Stimulating share, invigorating non-political call to non-standard practice of the Outside-in…. If I can be excused for a trip down a memory lane that are my-our long-circuits of public intelligence this reminded me of Agrippa Menenius speech of the members of some generic body that Paul takes up in his own way as the “diversity of gifts”. In an individuating manner, style, or practice I-we as a living pronoun or pointer also have a dream of diversifying polymorphous desires in tune with the generic values of modern non-organizing assemblages of the non-instituted with-out status and poor in the established knowledge constituted by prestigious references and its centralizing terminology. The insurrection of non-organizing fictional assemblages of the Real in-person appeals to modern ‘values’ if this is the best word (perhaps here it is a question of “motifs” of a style or practice) , most importantly of which are, flexibility, innovation, and diversity. Yes, motifs of a practice, that are there when we leave untranslated “Mystique Non-Philosophique” and here in the word “mystique” as I first learnt from Michele De Certeau operates as an apophatic practice of subtraction that leaves the understanding void of mental pictures so that thinking dwells in the outside making sense but not making one think about something since in an inoperative understanding there is non-thinking occurring not once and for all but till one comes to again. This coming to again, that is coming to again from lucid dreaming, means an operative understanding starts to figure out the sense-data of experience and so one is disconnecting from an integral non-equality through some identification that blocks access to the arriving Outside. But not all processing or organization of mental pictures that constitutes the operations of the understanding are necessarily short-circuiting identity blocking access to the non-equal. Some motifs of organizing mental pictures in non-fiction can operate as non-authoritarian reminders to keep dwelling in the Outside in-person and therefore without any essential human identity. This Other manner of practicing thinking would then constitute that which Laruelle in “General Theory of Victims” referring to cognitive labor or the general intellect as a possible reading refers to as “the role of the future intellectual [which] is only to help victims arise in-Man rather than mummifying them in the decidedly too inglorious shadow of memory (pg. 112).

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  3. terenceblake says:

    I provide a loose set of non-binding criteria. Perhaps “criteria” is not the best way to designate them in all circumstances, so “motifs” or “reminders” may be more appropriate designations when we wish to underline their polyvalence and fluidity. I think you are right to say that apophaticism is not to be reduced to dwelling in the outside of un-thought, but concerns a less mummified relation to thought. It’s less about dwelling than about freely thinking and exchanging.

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    • Ari says:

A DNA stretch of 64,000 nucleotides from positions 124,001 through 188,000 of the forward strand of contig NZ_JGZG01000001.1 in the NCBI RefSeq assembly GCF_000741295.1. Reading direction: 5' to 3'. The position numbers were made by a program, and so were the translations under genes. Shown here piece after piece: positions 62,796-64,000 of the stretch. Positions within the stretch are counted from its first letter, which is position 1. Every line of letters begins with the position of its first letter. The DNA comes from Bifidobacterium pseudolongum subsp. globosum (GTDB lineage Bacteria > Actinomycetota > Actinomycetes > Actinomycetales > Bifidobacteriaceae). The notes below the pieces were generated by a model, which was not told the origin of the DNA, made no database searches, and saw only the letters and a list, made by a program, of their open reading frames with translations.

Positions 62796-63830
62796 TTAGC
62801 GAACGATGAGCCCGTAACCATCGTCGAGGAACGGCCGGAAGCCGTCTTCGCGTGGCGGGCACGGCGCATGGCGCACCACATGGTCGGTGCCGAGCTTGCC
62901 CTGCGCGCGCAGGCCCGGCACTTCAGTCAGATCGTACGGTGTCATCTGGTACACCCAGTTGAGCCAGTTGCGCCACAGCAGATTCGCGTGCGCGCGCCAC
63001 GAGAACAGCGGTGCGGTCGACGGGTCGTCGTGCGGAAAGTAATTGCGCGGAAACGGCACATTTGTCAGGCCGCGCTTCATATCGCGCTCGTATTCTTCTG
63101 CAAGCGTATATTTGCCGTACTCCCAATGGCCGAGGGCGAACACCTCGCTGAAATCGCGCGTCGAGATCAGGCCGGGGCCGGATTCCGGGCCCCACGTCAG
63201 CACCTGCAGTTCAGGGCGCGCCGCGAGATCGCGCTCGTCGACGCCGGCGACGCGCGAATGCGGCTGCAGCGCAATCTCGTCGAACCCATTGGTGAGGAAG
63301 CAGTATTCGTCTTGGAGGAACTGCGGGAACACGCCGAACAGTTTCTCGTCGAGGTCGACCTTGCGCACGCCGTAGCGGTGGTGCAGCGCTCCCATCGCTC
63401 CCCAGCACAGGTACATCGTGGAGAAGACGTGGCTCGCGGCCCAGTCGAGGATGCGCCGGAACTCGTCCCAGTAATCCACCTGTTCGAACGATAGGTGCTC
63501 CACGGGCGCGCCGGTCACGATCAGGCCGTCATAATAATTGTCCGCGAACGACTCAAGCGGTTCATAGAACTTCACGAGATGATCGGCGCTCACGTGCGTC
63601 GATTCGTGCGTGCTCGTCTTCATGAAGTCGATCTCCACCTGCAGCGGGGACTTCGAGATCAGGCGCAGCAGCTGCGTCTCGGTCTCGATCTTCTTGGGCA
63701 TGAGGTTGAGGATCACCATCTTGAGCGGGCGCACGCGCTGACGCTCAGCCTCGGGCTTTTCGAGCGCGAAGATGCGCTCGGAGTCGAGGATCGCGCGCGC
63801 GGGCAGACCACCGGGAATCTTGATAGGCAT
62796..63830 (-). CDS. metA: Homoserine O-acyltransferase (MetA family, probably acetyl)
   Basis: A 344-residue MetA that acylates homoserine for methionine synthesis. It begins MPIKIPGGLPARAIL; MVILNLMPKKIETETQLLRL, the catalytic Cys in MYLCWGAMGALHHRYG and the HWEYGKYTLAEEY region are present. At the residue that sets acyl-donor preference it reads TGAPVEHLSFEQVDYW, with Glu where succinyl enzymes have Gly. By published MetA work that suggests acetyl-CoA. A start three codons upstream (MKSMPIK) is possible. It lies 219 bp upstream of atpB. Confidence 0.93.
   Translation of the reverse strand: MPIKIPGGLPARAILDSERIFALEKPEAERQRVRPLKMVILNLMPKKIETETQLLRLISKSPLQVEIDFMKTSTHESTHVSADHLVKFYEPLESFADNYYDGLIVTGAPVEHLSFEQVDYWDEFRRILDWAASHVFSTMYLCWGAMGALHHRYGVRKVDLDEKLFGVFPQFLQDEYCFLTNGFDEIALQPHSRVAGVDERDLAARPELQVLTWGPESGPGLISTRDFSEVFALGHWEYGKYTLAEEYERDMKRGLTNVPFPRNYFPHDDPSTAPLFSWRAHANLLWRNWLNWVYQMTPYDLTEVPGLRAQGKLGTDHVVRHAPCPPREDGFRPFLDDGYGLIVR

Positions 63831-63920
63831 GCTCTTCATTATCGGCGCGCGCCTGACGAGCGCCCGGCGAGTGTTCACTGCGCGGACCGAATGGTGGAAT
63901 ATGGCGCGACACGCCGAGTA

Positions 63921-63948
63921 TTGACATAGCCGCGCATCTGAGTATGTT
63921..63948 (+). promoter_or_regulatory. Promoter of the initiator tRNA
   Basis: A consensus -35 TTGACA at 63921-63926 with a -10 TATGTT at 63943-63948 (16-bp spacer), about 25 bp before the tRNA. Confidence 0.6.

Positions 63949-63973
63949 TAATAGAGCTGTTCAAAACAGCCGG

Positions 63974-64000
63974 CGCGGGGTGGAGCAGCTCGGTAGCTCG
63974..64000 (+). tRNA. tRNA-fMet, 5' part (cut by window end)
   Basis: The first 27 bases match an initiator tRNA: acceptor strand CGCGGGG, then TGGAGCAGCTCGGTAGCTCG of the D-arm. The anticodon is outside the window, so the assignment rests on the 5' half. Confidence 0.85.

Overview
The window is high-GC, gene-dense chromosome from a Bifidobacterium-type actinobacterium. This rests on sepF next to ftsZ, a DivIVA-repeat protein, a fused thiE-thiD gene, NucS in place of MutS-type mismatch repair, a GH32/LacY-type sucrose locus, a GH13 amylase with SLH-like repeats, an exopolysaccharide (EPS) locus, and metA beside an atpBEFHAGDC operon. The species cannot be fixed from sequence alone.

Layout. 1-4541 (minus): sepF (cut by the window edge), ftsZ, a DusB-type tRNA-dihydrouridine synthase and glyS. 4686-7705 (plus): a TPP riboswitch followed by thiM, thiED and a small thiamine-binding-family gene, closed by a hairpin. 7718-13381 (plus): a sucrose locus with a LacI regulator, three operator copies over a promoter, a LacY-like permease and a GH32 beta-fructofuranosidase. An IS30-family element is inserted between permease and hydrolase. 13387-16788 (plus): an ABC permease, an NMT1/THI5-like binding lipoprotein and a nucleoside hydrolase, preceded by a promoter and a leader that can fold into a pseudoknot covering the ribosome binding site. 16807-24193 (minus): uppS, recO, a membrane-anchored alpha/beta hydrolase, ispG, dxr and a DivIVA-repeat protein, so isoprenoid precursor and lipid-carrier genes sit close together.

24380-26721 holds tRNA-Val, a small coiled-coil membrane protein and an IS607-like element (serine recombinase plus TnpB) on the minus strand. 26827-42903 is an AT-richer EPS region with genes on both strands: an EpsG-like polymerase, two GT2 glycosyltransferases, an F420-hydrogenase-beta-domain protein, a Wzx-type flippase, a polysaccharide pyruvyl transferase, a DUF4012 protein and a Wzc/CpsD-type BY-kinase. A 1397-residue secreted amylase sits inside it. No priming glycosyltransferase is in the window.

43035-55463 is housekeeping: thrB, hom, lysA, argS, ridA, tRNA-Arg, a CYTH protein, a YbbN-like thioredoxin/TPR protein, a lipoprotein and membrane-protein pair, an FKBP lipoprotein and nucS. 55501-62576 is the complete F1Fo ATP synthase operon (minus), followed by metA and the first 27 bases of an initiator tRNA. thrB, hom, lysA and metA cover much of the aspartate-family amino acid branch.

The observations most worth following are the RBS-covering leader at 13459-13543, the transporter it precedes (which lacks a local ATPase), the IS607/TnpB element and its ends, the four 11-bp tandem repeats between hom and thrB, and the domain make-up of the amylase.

One could perhaps also say “suggestions” that as a stimulant set off a train of thought that just because of their lack of attributes are “phases of a flux” (Christo Fiction pg.39) of common and ordinary Simple Ones indicating by their weakening discourse their lack of a central school of knowledge and its historical memory defended by the standard normalized philosophers who have mastered its culture expressed through a static terminology that never seems open to defamiliarization or translation through grafting hybridizations, through diversifying mixtures, through innovation. In this weaking of thinking, in this process of practitioners one becomes more of a Stranger -subject.. Non-binding criteria, motifs, suggestions then function like “oraxioms” which unbounds us or takes us through a process of disidentification thereby poking holes in the blockages to the non-equality of the singularity events that are Stranger-subjects and their unsusual non-standard alien tongue that as the pronoun of an instance of discourse points to an event of language itself not unlike unlike a Pollock painting that is best understood as the performance of an event of some color without a why where language goes on a holiday and becomes an abstract decorative motif? Decoration is really a luxury like the exchange of an anonymous unilateral gift that although it does not require a return as if it was an investment of a profitable use of time is still an obligation for the recipient to pass it on. So with regards to exchange there is then a gift exchange during our time off where posting can have a useful value but this doesn’t mean it can be a commodity through some sort of comparison. For it to be a commodity means the Stranger-subjects become an identity in a group-synthesis characteristic of Laurellian epigones for instance. Good for professional minded careerists but a disaster for the individuating excess. Just making suggestions not calling for a fixation around terms not up for disturbing, irregular drifting…

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  4. It is very inspiring this view of the philosophers that you present. But I am not a philosopher. Just a common man. And I wonder: if it is not for me to be a full time philospher what is in this community for me, for us, the others. What is the function that this philosophical community offers to the broader community? How do we and they fit (in any sense) in societies like ours?

    Liked by 1 person

    • terenceblake says: